Blinken’s India visit puts human rights, China on table
NEW DELHI (AP) — U.S. Secretary of State Antony Blinken arrived in India on Tuesday to discuss strengthening Indo-Pacific engagement, seen as a counter to China, as well as New Delhi’s recent human rights record and other issues.
Blinken’s visit includes meetings with Prime Minister Narendra Modi and senior officials on Wednesday, and comes just days after his No. 2 diplomat, Wendy Sherman, was in China for face-to-face talks.
Washington has long viewed India as a key partner in efforts to blunt increasing Chinese assertiveness in the region. The U.S. and India are part of the Quad — a group that also includes Japan and Australia — allies in the region helping deal with China’s growing economic and military strength.
While the Biden administration has indicated it wants a more civil relationship with Beijing, its shown no sign of softening the Trump administration’s confrontational measures on trade, technology and human rights.
The rights record of India, the world’s biggest democracy, will also be on the agenda, according to comments last week from Dean Thompson, acting assistant secretary for South and Central Asia.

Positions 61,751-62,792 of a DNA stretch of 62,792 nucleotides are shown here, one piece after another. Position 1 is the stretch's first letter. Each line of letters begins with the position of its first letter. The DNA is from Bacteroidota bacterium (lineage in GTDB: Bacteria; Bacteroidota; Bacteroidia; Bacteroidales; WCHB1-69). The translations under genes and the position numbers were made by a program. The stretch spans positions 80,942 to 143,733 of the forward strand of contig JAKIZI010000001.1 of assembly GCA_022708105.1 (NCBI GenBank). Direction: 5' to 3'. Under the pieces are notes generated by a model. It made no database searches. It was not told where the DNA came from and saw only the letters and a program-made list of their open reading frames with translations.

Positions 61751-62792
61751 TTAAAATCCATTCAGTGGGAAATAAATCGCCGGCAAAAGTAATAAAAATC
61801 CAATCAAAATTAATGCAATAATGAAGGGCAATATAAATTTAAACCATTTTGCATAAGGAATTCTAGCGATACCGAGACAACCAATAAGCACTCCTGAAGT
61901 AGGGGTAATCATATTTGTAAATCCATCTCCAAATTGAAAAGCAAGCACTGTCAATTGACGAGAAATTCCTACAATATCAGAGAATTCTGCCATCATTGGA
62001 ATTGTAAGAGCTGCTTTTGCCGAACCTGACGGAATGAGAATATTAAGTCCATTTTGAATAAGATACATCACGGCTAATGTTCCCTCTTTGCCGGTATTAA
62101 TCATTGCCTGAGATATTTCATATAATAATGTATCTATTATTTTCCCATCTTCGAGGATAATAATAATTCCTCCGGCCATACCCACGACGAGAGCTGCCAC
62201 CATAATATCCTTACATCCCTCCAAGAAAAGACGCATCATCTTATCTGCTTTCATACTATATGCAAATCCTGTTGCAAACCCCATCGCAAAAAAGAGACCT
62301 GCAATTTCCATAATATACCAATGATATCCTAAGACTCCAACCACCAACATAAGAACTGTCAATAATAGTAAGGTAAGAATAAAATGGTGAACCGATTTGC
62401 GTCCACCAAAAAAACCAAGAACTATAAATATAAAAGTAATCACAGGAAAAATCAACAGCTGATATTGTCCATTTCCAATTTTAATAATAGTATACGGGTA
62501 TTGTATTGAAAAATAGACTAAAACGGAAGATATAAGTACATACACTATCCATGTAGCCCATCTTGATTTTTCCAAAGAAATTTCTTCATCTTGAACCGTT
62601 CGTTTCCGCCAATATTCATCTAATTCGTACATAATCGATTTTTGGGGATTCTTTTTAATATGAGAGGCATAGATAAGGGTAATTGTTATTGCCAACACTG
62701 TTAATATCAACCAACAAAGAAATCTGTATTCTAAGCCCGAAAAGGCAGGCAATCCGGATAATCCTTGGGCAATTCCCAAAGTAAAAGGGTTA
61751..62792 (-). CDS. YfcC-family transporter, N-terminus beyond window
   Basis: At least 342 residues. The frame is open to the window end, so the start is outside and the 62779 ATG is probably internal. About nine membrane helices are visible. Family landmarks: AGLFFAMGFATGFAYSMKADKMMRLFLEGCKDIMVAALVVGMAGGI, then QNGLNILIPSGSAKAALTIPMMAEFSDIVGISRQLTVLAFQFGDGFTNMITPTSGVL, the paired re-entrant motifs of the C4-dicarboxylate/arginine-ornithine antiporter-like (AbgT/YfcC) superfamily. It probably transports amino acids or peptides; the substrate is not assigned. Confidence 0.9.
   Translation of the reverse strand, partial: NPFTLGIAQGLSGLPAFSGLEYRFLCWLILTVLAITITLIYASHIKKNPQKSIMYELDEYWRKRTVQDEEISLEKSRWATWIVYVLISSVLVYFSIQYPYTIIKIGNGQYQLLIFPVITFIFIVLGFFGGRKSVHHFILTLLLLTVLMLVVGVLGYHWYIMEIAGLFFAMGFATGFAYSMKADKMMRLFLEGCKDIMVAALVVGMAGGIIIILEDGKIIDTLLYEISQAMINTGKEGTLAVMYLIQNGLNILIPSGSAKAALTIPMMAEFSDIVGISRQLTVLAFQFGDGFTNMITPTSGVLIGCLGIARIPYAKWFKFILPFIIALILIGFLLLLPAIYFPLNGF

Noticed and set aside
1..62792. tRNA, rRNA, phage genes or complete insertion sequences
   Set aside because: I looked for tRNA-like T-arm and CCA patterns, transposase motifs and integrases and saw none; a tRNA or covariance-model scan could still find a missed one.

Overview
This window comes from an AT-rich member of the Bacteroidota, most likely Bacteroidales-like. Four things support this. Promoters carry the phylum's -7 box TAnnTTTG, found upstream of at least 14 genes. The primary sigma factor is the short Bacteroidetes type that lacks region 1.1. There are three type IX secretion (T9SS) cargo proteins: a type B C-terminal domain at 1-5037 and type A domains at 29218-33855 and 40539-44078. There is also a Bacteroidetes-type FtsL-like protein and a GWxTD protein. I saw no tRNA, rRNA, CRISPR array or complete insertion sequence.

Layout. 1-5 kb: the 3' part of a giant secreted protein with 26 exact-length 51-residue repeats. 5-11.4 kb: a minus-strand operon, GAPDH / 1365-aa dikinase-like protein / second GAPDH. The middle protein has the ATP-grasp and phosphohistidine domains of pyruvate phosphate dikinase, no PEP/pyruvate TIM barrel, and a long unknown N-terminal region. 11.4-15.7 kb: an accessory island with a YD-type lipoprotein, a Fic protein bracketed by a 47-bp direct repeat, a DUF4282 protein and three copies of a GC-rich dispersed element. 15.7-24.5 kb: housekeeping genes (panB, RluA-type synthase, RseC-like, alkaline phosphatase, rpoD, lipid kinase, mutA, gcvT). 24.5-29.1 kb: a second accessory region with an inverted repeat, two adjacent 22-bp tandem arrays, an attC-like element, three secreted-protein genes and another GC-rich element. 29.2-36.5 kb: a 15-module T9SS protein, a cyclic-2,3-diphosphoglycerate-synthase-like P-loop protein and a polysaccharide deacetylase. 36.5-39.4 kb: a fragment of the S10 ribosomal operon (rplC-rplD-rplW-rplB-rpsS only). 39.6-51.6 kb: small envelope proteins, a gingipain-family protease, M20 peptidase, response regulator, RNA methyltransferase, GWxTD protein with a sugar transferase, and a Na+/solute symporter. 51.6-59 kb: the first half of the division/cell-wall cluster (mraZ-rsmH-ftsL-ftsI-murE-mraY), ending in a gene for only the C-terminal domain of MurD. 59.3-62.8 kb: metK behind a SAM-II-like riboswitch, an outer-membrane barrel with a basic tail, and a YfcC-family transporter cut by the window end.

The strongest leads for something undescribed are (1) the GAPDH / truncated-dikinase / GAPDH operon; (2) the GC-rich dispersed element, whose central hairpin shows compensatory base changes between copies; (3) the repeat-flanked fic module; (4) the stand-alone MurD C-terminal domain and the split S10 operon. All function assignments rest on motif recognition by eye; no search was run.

Opponents of Modi’s ruling Hindu nationalist party have accused it of squashing dissent and introducing policies aimed at refashioning a multifaith democracy into a Hindu nation that discriminates against Muslims and other minorities.
Modi has also been accused of trying to silence voices critical of his administration’s handling of the massive pandemic wave that tore through the country in April and May.
India routinely denies criticism of its human rights record and has rejected criticism by foreign governments and rights groups that say civil liberties have shrunk in the country.
Thompson said Blinken also will seek India’s support in stabilizing Afghanistan after the U.S. military withdrawal is completed at the end of August.
Blinken is set to travel to Kuwait on Thursday.
India’s Ministry of External Affairs last week said Blinken’s visit “is an opportunity to continue the high-level bilateral dialogue and bolster the India-U.S. global strategic partnership.”
Over the last few years, the ties between the two countries have improved, particularly in terms of their shared interests regarding a rising China. They have steadily ramped up their military relationship and signed a string of defense deals and deepened military cooperation.
In March, U.S. Secretary of Defense Lloyd Austin met top Indian officials and Modi. Both sides agreed to deepen defense cooperation, intelligence sharing and logistics. His visit was followed by climate envoy John Kerry.